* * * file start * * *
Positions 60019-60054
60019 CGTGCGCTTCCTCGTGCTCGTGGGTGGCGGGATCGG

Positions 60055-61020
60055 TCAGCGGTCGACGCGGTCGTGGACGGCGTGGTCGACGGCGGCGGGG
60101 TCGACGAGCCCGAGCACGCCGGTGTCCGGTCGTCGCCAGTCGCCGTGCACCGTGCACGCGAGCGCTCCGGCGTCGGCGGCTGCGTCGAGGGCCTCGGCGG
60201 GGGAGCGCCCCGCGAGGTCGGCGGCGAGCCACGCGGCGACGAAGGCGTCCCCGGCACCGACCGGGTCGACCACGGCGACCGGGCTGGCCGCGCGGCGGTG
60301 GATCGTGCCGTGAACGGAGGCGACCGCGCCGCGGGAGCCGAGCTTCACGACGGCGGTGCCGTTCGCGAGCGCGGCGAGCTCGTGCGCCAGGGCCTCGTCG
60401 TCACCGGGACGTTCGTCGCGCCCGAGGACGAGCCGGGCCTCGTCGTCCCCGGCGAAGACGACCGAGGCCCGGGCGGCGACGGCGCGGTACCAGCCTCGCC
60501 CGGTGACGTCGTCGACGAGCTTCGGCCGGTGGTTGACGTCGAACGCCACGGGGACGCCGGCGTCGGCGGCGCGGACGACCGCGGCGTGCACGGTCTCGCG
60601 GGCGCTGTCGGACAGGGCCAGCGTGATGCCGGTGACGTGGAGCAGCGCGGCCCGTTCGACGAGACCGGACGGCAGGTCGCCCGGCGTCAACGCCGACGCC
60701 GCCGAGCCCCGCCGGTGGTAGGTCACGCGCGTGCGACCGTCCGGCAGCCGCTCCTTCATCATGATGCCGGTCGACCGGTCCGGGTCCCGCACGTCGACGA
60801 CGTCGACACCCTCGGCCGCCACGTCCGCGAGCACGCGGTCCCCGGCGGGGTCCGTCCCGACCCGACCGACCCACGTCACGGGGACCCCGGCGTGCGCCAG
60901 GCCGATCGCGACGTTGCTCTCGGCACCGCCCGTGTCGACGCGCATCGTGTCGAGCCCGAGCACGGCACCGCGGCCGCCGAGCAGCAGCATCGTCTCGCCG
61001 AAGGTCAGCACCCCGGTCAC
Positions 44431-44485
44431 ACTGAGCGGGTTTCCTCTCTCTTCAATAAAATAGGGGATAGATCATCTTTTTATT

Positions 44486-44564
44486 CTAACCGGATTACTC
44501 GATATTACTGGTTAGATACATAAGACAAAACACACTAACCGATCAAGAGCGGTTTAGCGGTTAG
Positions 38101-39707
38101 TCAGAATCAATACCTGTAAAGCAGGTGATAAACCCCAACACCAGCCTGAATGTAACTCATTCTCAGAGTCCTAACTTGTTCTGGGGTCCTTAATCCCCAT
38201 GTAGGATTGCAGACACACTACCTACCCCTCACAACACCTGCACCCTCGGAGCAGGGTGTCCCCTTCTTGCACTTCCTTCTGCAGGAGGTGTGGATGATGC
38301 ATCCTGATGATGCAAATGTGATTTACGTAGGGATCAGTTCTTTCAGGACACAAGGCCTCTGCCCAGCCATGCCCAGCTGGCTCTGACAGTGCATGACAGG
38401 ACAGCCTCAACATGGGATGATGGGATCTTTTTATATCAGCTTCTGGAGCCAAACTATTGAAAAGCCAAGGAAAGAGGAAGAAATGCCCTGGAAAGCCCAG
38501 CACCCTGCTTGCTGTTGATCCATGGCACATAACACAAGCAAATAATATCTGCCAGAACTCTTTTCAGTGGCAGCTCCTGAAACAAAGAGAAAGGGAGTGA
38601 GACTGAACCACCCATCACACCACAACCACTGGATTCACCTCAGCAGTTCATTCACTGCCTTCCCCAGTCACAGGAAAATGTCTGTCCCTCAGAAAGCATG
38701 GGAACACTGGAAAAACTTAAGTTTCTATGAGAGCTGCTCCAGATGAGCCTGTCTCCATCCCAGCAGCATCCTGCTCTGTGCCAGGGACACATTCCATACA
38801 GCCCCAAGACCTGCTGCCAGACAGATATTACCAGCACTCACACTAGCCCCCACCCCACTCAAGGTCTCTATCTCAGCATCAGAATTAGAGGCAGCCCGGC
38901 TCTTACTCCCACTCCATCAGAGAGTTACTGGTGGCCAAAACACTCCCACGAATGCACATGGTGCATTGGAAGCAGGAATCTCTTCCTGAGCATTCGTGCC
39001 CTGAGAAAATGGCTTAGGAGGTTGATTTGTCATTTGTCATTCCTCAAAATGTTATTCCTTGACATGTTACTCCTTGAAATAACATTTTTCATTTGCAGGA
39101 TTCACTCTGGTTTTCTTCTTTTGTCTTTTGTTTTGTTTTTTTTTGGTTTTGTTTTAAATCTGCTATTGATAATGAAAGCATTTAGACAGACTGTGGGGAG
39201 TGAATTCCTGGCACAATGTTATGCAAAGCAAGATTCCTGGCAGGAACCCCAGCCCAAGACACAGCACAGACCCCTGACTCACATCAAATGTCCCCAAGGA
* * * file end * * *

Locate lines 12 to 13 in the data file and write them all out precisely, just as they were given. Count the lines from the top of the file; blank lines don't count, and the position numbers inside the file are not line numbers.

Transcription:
60801 CGTCGACACCCTCGGCCGCCACGTCCGCGAGCACGCGGTCCCCGGCGGGGTCCGTCCCGACCCGACCGACCCACGTCACGGGGACCCCGGCGTGCGCCAG
60901 GCCGATCGCGACGTTGCTCTCGGCACCGCCCGTGTCGACGCGCATCGTGTCGAGCCCGAGCACGGCACCGCGGCCGCCGAGCAGCAGCATCGTCTCGCCG